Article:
Dir: Michael Haneke
Production Companies: A Les Films du Losange / Wega Film / Bavaria Film / BIM Distribuzione
UK Distributor: Artificial Eye Film Company
BBFC: 15 MPAA: R
Hidden is a quietly disturbing film about the denial and guilt built into the fabric of white middle-class French society. It concerns the chain of events which unfold for a bourgeois Parisian family when their lives are intruded on by a series of menacing videotapes, accompanied by childlike but violent drawings. Georges Laurent (Daniel Auteil) is a respected TV intellectual while his wife Anne (Juliette Binoche) works as an editor at a successful publishing house.
The long, opening take of the film is from a fixed camera trained on their front door. It is only when we see the lines of a videotape being fast-forwarded that we realise that we are watching footage filmed by a character within the film – the Laurent’s tormentor. (That the identity of this tormentor is hidden provides one of the title’s multiple meanings or points of reference). This gives the audience the uncomfortable sense of surveillance which drives the central narrative, but in fact the film is essentially director Michael Haneke’s visceral reaction to learning about the events of October the 17th 1961.1 On this day, over two hundred Algerian demonstrators were beaten and killed by the police in Paris.2 Although he was born in Austria in 19423, Haneke was horrified that he only learned of the event two years before Hidden was made after watching a documentary on highbrow French TV channel Arte. He asked himself “How is it possible in 1961 to have two hundred people dead in the Seine and no one talks about it for years and years and years?” 4
Thus the narrative of Hidden works as an analogy for this massacre, which also features as historical background. When Georges was six, his parents had live-in hired help from an Algerian couple (“My parents liked them a lot – I guess they were good workers,” reflects Georges after our sympathies have already been removed from him). They went to Paris to demonstrate and never came back, so Georges’ compassionate mother and father decided to adopt their son Majid, who is of a similar age to Georges. Georges, out of jealousy and cunning successfully coerces the traumatised Majid into a violent act, which results in his deportation. Majid is therefore raised in an orphanage and Georges no longer has to share the attention of his parents.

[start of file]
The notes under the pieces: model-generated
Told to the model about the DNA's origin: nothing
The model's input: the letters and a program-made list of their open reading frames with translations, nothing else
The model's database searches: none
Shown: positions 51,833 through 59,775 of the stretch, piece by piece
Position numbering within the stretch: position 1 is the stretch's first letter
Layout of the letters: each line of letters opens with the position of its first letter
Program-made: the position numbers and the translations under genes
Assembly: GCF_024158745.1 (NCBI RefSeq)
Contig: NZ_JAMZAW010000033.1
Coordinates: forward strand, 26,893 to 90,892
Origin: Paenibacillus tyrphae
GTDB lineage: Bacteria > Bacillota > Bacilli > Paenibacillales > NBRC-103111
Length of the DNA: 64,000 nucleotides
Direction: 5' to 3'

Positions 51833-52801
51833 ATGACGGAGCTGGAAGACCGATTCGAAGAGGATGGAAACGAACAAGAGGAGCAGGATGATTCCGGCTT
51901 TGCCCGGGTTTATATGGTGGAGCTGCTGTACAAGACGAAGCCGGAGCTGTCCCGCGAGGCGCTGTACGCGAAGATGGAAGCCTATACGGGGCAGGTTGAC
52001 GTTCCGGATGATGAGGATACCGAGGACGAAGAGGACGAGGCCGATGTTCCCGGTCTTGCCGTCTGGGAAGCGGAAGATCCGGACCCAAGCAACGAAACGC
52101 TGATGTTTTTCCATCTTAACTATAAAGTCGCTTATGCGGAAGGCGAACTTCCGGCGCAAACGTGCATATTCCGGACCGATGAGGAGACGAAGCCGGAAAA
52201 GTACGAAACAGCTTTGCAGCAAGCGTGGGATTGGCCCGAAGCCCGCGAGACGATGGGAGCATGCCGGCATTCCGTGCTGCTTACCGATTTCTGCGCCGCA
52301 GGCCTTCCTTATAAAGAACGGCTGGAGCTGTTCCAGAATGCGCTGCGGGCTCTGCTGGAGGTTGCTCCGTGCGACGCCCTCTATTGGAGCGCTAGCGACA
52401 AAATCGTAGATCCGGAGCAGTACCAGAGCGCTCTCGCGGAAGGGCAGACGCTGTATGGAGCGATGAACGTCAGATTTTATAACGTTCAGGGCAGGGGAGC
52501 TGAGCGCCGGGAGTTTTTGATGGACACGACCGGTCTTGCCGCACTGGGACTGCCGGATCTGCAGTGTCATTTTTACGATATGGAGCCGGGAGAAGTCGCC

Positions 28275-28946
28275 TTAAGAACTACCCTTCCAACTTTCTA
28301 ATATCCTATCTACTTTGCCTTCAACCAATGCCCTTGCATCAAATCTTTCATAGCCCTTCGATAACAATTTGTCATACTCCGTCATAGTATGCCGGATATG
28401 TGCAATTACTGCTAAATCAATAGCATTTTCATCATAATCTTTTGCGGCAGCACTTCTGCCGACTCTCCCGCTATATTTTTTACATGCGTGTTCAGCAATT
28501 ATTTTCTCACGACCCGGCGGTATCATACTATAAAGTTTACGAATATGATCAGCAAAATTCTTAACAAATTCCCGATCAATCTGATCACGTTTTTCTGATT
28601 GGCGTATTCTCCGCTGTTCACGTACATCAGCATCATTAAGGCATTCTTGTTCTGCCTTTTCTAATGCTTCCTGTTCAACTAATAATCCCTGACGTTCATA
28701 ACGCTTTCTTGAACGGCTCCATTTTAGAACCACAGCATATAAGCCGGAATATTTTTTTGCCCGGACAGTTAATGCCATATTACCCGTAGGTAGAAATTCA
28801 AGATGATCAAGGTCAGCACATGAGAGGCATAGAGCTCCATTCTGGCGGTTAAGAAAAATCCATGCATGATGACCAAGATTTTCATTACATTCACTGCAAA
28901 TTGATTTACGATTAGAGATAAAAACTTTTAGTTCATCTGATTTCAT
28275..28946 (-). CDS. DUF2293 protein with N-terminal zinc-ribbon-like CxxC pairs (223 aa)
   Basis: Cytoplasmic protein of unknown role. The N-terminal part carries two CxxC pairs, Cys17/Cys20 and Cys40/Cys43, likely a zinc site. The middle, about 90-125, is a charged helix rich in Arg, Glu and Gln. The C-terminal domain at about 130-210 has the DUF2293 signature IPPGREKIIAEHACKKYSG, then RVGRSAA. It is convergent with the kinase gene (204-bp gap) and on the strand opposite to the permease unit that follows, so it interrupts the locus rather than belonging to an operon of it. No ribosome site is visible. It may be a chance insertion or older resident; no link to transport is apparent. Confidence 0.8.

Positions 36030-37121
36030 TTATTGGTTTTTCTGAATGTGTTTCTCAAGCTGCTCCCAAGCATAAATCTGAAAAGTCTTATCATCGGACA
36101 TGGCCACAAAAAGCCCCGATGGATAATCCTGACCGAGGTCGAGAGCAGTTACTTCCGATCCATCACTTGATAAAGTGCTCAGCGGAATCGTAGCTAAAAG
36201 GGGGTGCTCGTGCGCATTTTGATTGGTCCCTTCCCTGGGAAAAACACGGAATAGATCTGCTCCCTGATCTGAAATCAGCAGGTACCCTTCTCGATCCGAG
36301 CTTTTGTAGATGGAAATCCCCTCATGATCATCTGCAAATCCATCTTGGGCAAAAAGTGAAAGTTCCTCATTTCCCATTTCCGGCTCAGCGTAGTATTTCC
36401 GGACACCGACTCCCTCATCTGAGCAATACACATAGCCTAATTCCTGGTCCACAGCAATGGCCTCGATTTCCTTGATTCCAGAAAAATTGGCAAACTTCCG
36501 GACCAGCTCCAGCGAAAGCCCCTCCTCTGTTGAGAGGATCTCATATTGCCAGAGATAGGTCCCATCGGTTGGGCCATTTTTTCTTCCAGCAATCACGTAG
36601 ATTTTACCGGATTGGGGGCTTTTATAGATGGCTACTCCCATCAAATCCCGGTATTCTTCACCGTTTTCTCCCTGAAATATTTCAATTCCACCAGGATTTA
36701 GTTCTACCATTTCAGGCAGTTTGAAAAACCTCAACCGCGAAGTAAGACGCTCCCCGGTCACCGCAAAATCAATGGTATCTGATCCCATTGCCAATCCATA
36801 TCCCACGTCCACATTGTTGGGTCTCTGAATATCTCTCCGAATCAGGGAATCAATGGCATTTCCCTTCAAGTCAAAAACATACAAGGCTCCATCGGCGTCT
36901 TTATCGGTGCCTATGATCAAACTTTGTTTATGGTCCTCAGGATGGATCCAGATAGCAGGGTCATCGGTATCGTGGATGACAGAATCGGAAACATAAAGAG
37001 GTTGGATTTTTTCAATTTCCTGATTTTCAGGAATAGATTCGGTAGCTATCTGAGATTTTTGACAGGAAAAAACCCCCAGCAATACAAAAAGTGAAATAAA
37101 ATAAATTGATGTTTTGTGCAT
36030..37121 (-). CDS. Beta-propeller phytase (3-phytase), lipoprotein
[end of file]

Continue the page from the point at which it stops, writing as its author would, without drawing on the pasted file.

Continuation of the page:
The adult Georges has “a hunch” that Majid is responsible for the tapes – but the way in which this develops acts to delay, frustrate and complicate the viewer’s desire for moral certainty via concrete attribution of blame, while Georges himself is increasingly implicated in the terror of his (at first inexplicable) victimization. Gradually we begin to imagine how this terror may in some way stem from France’s inability to acknowledge the scale of the atrocities committed in the Algerian war.
Hidden is a slow-burning yet brutally concise thriller well served by DP Christian Berger.5 Almost every shot is static, softly lit but clinically framed, while the decision to use HDCAM6 provides for a cold documentary realism. There are no stylistic gimmicks to speak of, not even a score – just a building sense of disquiet, which culminates in a crescendo of violence.
1Hidden: Interview with Michael Haneke – Serge Toubiana (Les Filmes du Losange, 2005 – an extra feature of the Artificial Eye DVD released 2006)
2 Paris, October 17, 1961: 50 Years on From a Dark Day – Tom Begg (http://thinkafricapress.com/algeria/paris-october-17-1961-50-anniversary)
4 Hidden: Interview with Michael Haneke – Serge Toubiana (Les Filmes du Losange, 2005)
The items below were consulted but not directly referenced:
Review: Hidden – Jonathan Romney (Sight & Sound magazine, February 2006)
Review: Hidden – Peter Bradshaw (http://www.guardian.co.uk/culture/2006/jan/27/2)
Review: Hidden – Deborah Young (http://www.variety.com/awardcentral_review/VE1117927103.html?nav=reviews)